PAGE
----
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North Korea said Thursday, March 24, 2016, that it had successfully conducted a solid-fuel rocket engine test, which if confirmed would be a major step forward in boosting its missile attack capability against South Korea and the United States.

North Korea said Thursday, March 24, 2016, that it had successfully conducted a solid-fuel rocket engine test, which if confirmed would be a major step forward in boosting its missile attack capability against South Korea and the United States. (Courtesy of Rodong Sinmun)

North Korea said Thursday, March 24, 2016, that it had successfully conducted a solid-fuel rocket engine test, which if confirmed would be a major step forward in boosting its missile attack capability against South Korea and the United States.

North Korea said Thursday, March 24, 2016, that it had successfully conducted a solid-fuel rocket engine test, which if confirmed would be a major step forward in boosting its missile attack capability against South Korea and the United States. (Courtesy of Rodong Sinmun)

North Korea said Thursday, March 24, 2016, that it had successfully conducted a solid-fuel rocket engine test, which if confirmed would be a major step forward in boosting its missile attack capability against South Korea and the United States.

North Korea said Thursday, March 24, 2016, that it had successfully conducted a solid-fuel rocket engine test, which if confirmed would be a major step forward in boosting its missile attack capability against South Korea and the United States. (Courtesy of Rodong Sinmun)

North Korea said Thursday, March 24, 2016, that it had successfully conducted a solid-fuel rocket engine test, which if confirmed would be a major step forward in boosting its missile attack capability against South Korea and the United States.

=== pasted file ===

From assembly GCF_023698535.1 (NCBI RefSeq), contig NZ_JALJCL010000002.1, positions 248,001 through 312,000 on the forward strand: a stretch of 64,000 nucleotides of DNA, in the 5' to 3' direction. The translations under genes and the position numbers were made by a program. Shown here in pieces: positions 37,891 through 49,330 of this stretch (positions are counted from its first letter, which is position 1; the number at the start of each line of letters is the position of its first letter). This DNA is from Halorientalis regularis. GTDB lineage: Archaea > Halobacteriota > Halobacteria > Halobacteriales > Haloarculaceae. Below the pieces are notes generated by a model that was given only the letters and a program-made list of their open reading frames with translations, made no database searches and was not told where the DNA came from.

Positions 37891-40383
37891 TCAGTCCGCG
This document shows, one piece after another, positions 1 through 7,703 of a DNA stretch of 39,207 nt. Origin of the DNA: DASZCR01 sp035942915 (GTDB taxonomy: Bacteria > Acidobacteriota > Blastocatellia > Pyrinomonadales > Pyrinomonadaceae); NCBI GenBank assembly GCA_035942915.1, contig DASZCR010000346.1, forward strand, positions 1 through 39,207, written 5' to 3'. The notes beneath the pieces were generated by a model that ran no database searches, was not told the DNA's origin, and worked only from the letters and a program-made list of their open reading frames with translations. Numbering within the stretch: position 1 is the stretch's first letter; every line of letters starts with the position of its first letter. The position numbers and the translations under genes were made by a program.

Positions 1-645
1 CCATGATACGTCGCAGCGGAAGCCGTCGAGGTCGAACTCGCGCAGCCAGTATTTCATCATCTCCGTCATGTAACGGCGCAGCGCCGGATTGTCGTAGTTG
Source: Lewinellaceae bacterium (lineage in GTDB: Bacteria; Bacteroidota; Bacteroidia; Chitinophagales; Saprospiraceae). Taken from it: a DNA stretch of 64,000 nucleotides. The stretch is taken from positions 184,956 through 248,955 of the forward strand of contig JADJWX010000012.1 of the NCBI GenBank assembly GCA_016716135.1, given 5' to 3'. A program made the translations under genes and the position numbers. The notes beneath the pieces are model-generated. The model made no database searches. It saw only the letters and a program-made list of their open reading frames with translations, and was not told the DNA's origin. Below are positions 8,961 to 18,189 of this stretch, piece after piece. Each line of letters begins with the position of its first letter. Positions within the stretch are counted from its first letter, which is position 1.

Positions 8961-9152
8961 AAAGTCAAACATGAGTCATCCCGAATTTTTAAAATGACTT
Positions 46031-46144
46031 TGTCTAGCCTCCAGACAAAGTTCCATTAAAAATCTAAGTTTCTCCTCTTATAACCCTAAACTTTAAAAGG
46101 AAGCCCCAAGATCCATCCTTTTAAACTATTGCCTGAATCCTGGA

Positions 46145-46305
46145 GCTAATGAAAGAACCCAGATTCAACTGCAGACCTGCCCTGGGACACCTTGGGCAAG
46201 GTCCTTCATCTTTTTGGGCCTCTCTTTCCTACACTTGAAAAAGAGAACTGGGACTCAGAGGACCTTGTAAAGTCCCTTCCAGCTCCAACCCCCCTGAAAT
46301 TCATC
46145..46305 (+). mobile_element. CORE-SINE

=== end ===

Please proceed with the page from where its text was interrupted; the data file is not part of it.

North Korea said Thursday, March 24, 2016, that it had successfully conducted a solid-fuel rocket engine test, which if confirmed would be a major step forward in boosting its missile attack capability against South Korea and the United States. (Courtesy of Rodong Sinmun)

North Korea said Thursday, March 24, 2016, that it had successfully conducted a solid-fuel rocket engine test, which if confirmed would be a major step forward in boosting its missile attack capability against South Korea and the United States.

North Korea said Thursday, March 24, 2016, that it had successfully conducted a solid-fuel rocket engine test, which if confirmed would be a major step forward in boosting its missile attack capability against South Korea and the United States. (Courtesy of Rodong Sinmun)

North Korea claimed Tuesday it had successfully tested a solid-fuel rocket engine, which would extend the range of its ballistic missiles and provide less warning of a launch. Leader Kim Jong Un said the development would "strike great horror and terror into the hearts of the enemies."

It was the latest in a series of boasts that the rogue nation has made this year about alleged technological advances in its nuclear weapons and missile programs. Experts have questioned some of the claims, but it’s clear that the North is pouring resources into both programs despite the strain on its already-weak economy, with fresh U.N. sanctions expected to worsen matters.

The North's missiles have traditionally used liquid fuel. While that provides for greater control during ascent, it also takes time to load, thereby providing some advance notice of an impending launch despite the North’s recent efforts to camouflage activities at its main launch site.